Growers interested in determining the presence or absence of WCR adults in soybean fields in their region can follow the same procedure, but distribute only four traps per field.


Distribution of Pherocon® AM traps in a soybean field
Distribution of Pherocon® AM traps in a soybean field


Checking a Pherocon® AM trap for WCR
Checking a Pherocon® AM trap for WCR

CAUTION: This modified procedure should not be used to make decisions regarding the use of rootworm-control products. If WCR adults are detected, you should determine densities by monitoring your fields with 12 traps, as described above.


Predicting Injury in First-Year Corn

1. For each field scouted, use the following equation to calculate average WCR densities in the field for the four-week period:

Total number of
WCR collected
from field


12 traps
per field


Total # of
trapping days


Mean number of WCR
per trap per day









2. Use the chart below to predict the level of injury in each fieldscouted, based on the average number of beetles per trap per day. For example, if trap captures in a soybean field average 3 beetles per trap per day, roots in a first-year cornfield may average 1 or 2 on the injury rating scale thefollowing season. An economic threshold of 10 beetles per trap per day may result in a root injury of 4.0 (one node of roots destroyed).


Root Rating
(1 to 6 scale)



No visible damage, or only a few minor feeding scars.


Some roots with feeding scars, but none eaten off to within 1.5 inches of the plant.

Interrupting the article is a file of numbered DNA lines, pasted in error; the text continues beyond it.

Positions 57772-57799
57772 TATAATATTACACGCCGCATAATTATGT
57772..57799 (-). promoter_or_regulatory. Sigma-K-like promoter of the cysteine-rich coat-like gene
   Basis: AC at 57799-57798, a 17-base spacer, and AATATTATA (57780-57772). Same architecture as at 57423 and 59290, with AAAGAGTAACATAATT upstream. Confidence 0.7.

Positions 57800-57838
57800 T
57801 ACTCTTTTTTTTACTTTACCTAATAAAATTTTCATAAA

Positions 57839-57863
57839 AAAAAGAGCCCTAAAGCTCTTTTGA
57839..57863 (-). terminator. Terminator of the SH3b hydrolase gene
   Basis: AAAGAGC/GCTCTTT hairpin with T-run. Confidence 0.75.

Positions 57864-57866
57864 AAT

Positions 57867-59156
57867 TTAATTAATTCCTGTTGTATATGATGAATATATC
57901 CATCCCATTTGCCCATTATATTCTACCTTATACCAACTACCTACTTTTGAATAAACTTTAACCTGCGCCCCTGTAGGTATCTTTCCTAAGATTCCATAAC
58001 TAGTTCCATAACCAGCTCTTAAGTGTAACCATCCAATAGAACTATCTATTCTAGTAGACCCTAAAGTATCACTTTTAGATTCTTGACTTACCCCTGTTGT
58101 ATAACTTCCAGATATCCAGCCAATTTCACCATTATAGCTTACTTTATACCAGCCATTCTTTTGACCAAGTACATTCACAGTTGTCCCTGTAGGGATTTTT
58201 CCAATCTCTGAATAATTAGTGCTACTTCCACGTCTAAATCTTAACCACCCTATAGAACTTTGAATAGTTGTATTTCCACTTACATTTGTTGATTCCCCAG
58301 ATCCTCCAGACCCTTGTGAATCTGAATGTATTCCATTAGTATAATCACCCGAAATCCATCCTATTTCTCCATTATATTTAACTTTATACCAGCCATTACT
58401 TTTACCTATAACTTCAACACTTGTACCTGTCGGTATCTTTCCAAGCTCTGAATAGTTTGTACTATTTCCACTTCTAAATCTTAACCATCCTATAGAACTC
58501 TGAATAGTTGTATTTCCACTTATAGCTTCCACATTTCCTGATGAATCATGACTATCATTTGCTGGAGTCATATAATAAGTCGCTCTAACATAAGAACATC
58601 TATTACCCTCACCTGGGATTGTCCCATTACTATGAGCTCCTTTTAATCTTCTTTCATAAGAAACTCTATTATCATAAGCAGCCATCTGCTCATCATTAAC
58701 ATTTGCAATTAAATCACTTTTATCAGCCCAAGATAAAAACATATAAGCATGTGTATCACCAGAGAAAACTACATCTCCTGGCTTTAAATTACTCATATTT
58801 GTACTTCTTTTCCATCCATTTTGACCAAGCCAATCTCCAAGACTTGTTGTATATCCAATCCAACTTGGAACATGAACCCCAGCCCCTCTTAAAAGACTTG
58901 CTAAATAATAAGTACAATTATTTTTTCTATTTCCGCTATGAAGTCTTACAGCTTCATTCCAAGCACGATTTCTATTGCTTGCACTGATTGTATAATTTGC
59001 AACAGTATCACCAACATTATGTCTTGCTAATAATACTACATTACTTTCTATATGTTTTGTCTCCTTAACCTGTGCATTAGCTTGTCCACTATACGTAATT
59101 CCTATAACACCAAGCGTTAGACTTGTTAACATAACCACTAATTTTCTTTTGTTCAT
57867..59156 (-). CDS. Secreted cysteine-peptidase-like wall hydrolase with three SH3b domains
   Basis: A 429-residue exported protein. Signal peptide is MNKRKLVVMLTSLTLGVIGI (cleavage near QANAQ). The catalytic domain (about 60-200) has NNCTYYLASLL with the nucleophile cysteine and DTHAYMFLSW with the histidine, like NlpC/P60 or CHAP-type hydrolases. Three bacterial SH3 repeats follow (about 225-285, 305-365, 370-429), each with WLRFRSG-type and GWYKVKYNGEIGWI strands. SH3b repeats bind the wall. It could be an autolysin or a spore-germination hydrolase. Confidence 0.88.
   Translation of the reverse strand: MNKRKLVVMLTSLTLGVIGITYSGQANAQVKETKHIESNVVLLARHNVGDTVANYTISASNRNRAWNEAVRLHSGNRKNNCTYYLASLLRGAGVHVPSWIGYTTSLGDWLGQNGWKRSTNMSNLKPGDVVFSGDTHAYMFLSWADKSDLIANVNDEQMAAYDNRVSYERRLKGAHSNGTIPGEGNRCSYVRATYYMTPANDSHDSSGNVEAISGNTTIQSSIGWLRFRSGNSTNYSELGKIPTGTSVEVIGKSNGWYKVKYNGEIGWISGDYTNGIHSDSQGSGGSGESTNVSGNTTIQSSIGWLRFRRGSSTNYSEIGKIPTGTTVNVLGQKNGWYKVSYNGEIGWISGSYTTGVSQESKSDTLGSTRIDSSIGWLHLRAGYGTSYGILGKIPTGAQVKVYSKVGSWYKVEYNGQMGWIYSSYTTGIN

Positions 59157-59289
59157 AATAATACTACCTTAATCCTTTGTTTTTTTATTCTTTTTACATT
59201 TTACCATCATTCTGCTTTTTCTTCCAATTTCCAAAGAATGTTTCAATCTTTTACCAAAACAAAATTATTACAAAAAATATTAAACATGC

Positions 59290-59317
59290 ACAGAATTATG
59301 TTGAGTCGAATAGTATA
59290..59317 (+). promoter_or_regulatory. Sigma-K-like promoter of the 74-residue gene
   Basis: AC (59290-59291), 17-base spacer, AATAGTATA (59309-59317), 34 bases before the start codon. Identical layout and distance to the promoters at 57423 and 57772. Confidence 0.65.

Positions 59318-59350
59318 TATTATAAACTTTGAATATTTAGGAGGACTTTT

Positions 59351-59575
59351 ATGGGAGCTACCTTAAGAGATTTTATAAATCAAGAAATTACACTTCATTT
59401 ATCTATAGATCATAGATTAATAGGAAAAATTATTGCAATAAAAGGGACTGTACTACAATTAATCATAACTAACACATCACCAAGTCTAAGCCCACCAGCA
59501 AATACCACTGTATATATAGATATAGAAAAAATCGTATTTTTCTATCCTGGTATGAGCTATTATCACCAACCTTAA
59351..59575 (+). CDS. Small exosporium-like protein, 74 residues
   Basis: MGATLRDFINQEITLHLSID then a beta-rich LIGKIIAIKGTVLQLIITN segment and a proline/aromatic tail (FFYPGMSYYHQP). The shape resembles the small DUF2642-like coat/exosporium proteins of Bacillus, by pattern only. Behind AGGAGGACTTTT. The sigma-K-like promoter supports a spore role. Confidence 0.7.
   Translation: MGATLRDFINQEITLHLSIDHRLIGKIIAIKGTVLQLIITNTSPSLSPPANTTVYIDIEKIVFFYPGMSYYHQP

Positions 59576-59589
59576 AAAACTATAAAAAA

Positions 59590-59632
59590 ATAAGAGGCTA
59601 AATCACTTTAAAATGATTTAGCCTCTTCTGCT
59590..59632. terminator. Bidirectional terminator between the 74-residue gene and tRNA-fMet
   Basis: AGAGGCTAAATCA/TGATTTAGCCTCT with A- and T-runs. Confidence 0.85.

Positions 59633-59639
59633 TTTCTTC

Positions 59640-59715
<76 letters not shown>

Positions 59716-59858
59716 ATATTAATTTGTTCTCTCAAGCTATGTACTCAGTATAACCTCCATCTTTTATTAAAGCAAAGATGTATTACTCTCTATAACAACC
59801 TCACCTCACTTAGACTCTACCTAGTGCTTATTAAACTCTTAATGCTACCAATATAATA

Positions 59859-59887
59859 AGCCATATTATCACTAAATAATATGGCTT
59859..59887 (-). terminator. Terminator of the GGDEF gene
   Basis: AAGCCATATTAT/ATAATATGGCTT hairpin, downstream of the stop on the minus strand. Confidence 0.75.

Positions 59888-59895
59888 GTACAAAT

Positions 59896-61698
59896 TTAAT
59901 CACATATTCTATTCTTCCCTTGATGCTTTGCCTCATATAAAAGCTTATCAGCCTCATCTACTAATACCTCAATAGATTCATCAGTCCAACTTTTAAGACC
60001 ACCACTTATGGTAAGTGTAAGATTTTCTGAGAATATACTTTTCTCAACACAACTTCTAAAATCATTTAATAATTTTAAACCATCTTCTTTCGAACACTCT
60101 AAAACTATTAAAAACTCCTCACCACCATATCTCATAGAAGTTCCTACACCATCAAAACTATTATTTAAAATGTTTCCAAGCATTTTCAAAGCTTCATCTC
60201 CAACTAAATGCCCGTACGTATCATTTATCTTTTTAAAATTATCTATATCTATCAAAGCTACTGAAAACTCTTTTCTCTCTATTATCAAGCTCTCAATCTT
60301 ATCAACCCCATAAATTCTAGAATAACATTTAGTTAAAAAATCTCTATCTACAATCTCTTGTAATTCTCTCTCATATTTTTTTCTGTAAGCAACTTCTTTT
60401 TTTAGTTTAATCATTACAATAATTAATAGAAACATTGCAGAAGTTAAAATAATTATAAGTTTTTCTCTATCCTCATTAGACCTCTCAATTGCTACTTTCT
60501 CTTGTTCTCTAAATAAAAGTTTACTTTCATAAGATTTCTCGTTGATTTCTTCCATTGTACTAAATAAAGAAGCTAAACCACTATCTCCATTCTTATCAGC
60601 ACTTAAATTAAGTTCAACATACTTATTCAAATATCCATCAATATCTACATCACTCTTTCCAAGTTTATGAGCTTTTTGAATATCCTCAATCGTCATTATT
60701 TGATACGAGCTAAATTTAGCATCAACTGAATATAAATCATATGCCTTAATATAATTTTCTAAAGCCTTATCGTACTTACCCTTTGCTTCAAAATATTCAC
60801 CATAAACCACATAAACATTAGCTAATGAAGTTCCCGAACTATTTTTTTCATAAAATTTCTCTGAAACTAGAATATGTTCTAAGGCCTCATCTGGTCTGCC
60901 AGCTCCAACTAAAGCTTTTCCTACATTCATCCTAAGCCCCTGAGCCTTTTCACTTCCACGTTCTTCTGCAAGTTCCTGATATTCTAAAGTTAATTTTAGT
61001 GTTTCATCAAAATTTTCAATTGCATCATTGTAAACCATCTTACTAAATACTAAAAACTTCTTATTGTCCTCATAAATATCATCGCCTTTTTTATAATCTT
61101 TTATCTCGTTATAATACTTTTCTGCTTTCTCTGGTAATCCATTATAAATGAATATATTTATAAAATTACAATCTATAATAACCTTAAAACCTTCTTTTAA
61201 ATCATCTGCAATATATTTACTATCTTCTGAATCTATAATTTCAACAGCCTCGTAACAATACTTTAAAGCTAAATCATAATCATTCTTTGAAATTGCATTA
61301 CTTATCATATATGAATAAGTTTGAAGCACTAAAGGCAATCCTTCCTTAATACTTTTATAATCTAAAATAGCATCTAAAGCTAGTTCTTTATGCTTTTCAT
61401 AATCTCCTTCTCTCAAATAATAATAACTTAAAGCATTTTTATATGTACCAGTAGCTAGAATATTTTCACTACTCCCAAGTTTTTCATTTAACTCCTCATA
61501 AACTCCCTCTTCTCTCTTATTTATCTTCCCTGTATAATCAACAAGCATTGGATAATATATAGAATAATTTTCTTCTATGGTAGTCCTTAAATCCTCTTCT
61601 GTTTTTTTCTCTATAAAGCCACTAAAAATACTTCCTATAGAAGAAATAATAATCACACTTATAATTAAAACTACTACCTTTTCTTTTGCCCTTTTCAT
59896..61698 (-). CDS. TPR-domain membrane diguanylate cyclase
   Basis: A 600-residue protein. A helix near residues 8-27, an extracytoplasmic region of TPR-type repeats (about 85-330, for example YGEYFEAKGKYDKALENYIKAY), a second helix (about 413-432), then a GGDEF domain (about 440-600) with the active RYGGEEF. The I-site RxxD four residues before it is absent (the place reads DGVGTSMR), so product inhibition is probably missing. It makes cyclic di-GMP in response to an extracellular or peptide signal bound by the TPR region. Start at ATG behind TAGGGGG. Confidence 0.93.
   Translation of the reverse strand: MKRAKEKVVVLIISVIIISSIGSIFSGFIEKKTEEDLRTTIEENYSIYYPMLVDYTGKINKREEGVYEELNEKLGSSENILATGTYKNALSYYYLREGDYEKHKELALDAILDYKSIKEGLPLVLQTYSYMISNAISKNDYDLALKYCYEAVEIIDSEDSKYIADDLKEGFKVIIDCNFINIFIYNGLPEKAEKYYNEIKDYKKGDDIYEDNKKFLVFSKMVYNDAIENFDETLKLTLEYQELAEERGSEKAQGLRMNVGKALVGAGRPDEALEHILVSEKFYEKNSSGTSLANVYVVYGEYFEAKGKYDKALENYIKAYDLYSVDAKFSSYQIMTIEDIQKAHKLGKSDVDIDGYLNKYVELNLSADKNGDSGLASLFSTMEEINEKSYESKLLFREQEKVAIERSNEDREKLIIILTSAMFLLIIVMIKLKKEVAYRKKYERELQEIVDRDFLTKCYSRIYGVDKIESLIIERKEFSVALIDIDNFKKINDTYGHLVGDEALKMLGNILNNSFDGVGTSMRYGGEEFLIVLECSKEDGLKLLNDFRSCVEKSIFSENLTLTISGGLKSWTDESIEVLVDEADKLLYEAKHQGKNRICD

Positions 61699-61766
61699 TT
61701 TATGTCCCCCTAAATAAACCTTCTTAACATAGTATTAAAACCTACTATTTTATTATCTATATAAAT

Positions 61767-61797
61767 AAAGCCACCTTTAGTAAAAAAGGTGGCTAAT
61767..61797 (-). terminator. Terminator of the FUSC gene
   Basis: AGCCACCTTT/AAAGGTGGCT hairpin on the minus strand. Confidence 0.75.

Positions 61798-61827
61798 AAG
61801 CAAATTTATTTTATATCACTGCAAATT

Several roots eaten off to within 1.5 inches of the plant, but never the equivalent of an entire node of roots destroyed.



One node of roots destroyes (or the equivalent).



Two nodes of roots destroyed (or the equivalent).


Three or more nodes of roots destroyed.

Diagram of Iowa State University 1 to 6 Root Damage Scale
Diagram of Iowa State University 1 to 6 Root Damage Scale

The root rating scale, showing examples of larval root injury
The root rating scale, showing examples of larval root injury.

Extension entomologists recommend that growers in Illinois who have experienced rootworm larval injury in first-year corn and have found WCR adults in adjacent soybean fields monitor their soybean fields using Pherocon®AM traps to determine the need for a rootworm-control product in first-year corn.The level of root injury that may result in economic loss variesaccording to the growing season and the hybrid selected. In general, economic injury occurs with root injury ratings between 3.0 and 4.0. However, for certain corn hybrids during poor growing conditions, recent research has shown yield losses can occur with root ratings between 2.0 and 3.0 (minor root scarring to minor root pruning).

Growers scouting soybean fields using the procedures described here may report data directly to extension entomologists by completing the Western Corn Rootworm Scouting Report Form.